Just a short note to complement what Buzz says.
With -xtreg- you say that pupils within schools give you observations that
are not independent, and you model this explicitly as your "random effect"
or "fixed effect". There are some precise distributional assumption that
you are making about the correlation of pupils within schools (e.g., the
within-school correlation takes the same form for all schools, that each
pupil within a school is correlated equally with any other pupil in the
With -regress- and -cluster- you don't model this explicitly. Instead, you
allow for arbitrary correlation within schools, and the form of this
correlation can vary from school to school.
-xtreg- gives you more efficient estimates if your modelling of the
correlation caused by clustering is correct. If it isn't, your coeffs and
SEs are wrong.
-regress- with -cluster- gives you consistent estimates across a broad
range of possible forms of the correlation, but they won't be as efficient
as when you know the exact form (and you're right). (This is why your SEs
for -regress- are bigger.)
Hope this helps.
Quoting Buzz Burhans <firstname.lastname@example.org>:
> The "two approaches do the same thing" in the sense that they both
> for the lack of independence of pupils within schools, however, they
> provide different estimates for error. Remember two issues with
> this type
> of data...the pupils are not independent within school, i.e. pupils
> the same school are likely to be more similar that pupils form
> schools for all kinds of putative reasons such as socio-economic
> factors or
> school educational management factors , and this lack of
> within school engenders the need for a cluster approach whether by
> xtreg or
> the cluster option.
> Secondly, the "error" or noise associated with a fitted value for
> pupil contains at least two components, one for the unique noise
> with the pupil, and another for the noise due to variance between
> Regress with the (cluster) option relaxes the assumption of
> and therefore, compared with regress without the cluster option,
> the error term to accommodate the violation of the assumption that
> errors are independent, but leaves both the noise associated with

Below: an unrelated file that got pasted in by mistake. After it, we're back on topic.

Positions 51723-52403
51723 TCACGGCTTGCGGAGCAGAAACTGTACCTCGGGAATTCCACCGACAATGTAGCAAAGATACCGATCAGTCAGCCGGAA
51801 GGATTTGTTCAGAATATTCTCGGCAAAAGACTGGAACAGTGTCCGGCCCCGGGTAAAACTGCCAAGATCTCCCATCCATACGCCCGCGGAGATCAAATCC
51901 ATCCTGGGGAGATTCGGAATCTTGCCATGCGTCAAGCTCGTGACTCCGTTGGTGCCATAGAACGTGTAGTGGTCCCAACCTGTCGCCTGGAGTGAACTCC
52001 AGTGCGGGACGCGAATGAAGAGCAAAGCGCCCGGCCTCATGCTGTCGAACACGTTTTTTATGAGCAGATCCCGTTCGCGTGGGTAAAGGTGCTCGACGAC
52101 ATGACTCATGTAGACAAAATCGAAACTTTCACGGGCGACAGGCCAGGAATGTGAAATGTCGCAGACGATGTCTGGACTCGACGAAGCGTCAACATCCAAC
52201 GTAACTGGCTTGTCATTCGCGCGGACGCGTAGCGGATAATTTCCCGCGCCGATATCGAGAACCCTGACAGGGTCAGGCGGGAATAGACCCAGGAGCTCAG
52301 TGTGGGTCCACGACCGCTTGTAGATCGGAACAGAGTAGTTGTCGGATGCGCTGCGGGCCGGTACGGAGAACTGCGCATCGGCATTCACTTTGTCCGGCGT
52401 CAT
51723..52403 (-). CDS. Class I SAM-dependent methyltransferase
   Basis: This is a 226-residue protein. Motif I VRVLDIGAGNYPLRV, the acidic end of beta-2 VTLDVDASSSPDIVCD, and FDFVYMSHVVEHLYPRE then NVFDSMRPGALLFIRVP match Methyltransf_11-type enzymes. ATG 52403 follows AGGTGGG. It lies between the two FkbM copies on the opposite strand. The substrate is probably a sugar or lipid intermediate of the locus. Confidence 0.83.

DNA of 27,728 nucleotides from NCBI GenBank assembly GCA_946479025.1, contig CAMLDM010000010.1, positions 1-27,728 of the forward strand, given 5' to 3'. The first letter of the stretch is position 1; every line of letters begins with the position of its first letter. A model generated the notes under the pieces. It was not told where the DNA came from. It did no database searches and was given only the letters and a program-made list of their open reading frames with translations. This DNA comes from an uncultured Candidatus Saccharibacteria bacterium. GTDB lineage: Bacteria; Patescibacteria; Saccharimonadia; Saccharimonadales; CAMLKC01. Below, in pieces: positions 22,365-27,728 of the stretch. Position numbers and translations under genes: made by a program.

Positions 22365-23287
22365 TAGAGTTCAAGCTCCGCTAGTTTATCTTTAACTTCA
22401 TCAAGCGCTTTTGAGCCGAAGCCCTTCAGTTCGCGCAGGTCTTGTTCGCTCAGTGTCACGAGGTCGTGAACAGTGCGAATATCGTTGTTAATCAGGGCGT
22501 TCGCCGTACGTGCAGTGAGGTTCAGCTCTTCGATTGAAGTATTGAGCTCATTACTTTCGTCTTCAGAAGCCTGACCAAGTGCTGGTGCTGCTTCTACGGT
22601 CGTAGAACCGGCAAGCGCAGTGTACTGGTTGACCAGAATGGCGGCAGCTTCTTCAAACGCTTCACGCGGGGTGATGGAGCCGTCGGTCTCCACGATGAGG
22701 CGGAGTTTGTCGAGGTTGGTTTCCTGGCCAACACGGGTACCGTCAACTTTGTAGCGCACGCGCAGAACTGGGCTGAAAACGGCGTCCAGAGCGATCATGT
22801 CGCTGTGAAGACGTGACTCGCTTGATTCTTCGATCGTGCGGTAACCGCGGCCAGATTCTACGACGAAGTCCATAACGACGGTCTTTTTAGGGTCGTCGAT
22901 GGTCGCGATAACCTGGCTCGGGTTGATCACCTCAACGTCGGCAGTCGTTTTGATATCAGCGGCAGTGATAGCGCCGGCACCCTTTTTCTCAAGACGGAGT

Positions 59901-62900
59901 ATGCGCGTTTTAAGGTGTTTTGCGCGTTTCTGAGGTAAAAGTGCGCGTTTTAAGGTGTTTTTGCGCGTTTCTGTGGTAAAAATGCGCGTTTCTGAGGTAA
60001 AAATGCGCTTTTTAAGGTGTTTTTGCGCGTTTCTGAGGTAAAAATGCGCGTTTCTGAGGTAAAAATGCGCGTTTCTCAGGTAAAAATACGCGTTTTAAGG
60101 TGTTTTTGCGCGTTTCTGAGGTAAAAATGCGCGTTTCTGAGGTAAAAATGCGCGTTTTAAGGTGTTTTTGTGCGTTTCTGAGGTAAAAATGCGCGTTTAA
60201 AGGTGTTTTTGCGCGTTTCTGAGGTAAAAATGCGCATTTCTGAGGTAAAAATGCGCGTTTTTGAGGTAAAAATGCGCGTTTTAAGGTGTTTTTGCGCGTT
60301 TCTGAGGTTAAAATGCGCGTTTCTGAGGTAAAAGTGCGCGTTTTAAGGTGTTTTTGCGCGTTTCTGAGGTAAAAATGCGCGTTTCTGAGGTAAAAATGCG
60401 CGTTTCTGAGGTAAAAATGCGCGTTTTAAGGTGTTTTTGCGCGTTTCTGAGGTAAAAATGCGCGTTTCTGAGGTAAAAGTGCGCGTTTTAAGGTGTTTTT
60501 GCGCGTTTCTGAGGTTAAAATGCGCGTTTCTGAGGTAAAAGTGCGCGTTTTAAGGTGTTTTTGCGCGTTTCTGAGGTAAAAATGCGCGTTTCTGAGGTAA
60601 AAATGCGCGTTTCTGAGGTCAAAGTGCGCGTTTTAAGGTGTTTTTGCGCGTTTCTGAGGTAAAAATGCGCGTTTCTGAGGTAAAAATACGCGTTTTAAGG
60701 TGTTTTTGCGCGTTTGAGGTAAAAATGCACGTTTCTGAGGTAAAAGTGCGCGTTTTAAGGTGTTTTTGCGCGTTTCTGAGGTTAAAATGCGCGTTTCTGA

> differences between pupils and noise associated with differences
> schools in the error term. Xtreg is different. In the "random
> model, xtreg fits an additional parameter, the Ui term, or random
> term, which accounts for the differences between schools, thus the
> error term contains the "within school" variance between pupils, but
> between school portion (which remained in the regress model) is now
> and accounted for by the weighted "between" estimator, and thus the
> is reduced.
> Buzz Burhans
> At 01:16 PM 7/17/03 +0100, you wrote:
> >Dear all,
> >I am using a repeated cross-section of pupil-level data to regress
> >attainment on various characteristics. Since pupils are clustered
> >schools, I need to correct the standard errors for clustering at
> >I could adopt one of the following approaches:
> >regress Y X, cluster(school)
> >xtreg Y X, re (i=school)
> >So the first approach corrects standard errors by using the cluster
> >The second approach uses a random effects GLS approach.
> >I thought that the two approaches do the same thing and should give
> >same results. However, I find that the standard errors are alot
> >using the second approach.
> >Does anyone know how the two approaches differ from one another?
> >* For searches and help try:
> >* http://www.stata.com/support/faqs/res/findit.html
> >* http://www.stata.com/support/statalist/faq
> >* http://www.ats.ucla.edu/stat/stata/
> * For searches and help try:
> * http://www.stata.com/support/faqs/res/findit.html
> * http://www.stata.com/support/statalist/faq
> * http://www.ats.ucla.edu/stat/stata/
Prof. Mark Schaffer
Department of Economics
School of Management & Languages
Heriot-Watt University, Edinburgh EH14 4AS
tel +44-131-451-3494 / fax +44-131-451-3008
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